Review: 'The Painting' by Anthony Stevens
ROME - Shortly before the opening of his retrospective, conceptual artist Matt Stadleigh is found floating in the Thames. Suicide is suspected. His friends, family and close associates gather at a private viewing as at a wake, and gape in astonishment when Stadleigh’s latest and last work is unveiled: a painting of vodka bottles steeped in haze, kept secret until then. Significantly, it is the only painting this conceptual sculptor has ever produced.
Like a black hole lurking in the center of a galaxy, Stadleigh’s masterpiece is a point of dark attraction as each character pauses before it to revisit their memories and connections to the deceased through internal monologue. Their imagined conversations, grudges, aspirations, laughs and regrets are all sucked up into the enigma of Stadleigh’s intentions.
Is this last work a private “message in a bottle” addressed to a specific individual, a suicide note, a statement about time? Is it a “whispered dialogue” with fellow artists or with other works — say Duchamps’ Fountain? Was the artist’s act of suicide intended to complete this conceptual artwork? Was the painting meant to amuse, scandalize, or even frighten the viewer? Where does it fit into his overall production? What does it say about the pressing political and social issues of the day? How much is it worth? Is it even art? These are the questions that flow through the minds of the characters in attendance — an old friend, an ex-tutor, an ex-wife, children, an ex-lover, along with a gallerist, curator, critic and collector. All of them are convinced they knew him well - only to discover, thanks to the painting, that he was a stranger, both grander and more elusive than they realized.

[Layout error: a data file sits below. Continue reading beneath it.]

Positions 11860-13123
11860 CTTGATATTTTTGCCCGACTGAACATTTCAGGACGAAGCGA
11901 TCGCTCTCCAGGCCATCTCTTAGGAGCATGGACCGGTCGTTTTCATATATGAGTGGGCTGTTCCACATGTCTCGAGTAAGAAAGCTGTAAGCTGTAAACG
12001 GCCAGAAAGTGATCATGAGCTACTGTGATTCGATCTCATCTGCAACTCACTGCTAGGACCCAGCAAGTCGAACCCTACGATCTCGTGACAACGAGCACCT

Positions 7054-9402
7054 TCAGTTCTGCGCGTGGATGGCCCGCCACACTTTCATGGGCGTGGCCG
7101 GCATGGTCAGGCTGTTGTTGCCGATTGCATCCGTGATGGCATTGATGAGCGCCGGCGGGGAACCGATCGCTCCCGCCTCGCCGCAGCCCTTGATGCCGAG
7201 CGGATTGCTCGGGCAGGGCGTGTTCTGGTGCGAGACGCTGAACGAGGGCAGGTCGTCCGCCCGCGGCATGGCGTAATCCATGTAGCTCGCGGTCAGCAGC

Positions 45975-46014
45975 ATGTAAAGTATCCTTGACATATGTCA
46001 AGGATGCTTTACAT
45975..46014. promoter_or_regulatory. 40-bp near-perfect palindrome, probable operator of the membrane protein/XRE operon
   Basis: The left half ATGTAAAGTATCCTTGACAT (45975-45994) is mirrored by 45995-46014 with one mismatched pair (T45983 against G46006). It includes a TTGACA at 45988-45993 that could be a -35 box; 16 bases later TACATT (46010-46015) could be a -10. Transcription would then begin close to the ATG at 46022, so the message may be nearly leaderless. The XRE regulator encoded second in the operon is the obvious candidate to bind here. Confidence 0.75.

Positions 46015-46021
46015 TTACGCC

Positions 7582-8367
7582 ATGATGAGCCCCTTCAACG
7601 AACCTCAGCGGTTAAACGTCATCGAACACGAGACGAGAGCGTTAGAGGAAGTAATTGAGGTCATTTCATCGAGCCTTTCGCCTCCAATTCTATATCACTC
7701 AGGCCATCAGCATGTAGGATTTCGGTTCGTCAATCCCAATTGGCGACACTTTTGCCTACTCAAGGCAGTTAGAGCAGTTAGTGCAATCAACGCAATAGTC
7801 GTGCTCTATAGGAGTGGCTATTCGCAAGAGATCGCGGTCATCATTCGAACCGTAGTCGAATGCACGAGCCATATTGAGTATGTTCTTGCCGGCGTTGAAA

Post-modern literary theory provides an almost invisible frame for this intriguing collection of people at an exhibition who have come to celebrate the life of an artist who has fled the scene at the height of his career. Through their musings and meditations, the author, Anthony Stevens, investigates the rituals, travesties, and intellectual excitement of the contemporary art scene while teasing the reader into deeper reflections on what it means to make “serious art” in the twenty-first century. In the delightful catalogue of Stadleigh’s works on exhibit provided as an afterword, Stevens presents us with a koan — is art something we look at or something we see? - reminding us that the reception and making of art requires an arresting, thoughtful gaze upon the ceaseless stream of hectic motion we call life - in which we are all “Running to Stand Still” (the title of Stadleigh’s retrospective).
This psychologically sophisticated, witty portrait of the elitist artsy milieu is a rich and satisfying read. The author, a playwright and theatre director, has a particularly fine-tuned ear for dialogue and a strong sense of his characters as physical and emotional types playing off and against each other. We never solve the riddle of the suicide, though a hint is given early in the book in a parable about the ineluctable fate of the successful artist who tries to bail out. Surely, as they leave the gallery, each of the characters will be murmuring to her imagined interlocutor: “What an amazing work of art your absence has been! It has made us think about being and nothingness in an entirely new way.”
Review by Linda Lappin
The Painting is written by theatre director Anthony Stevens and published by Silenos Books
Price £7.99, 315 pages.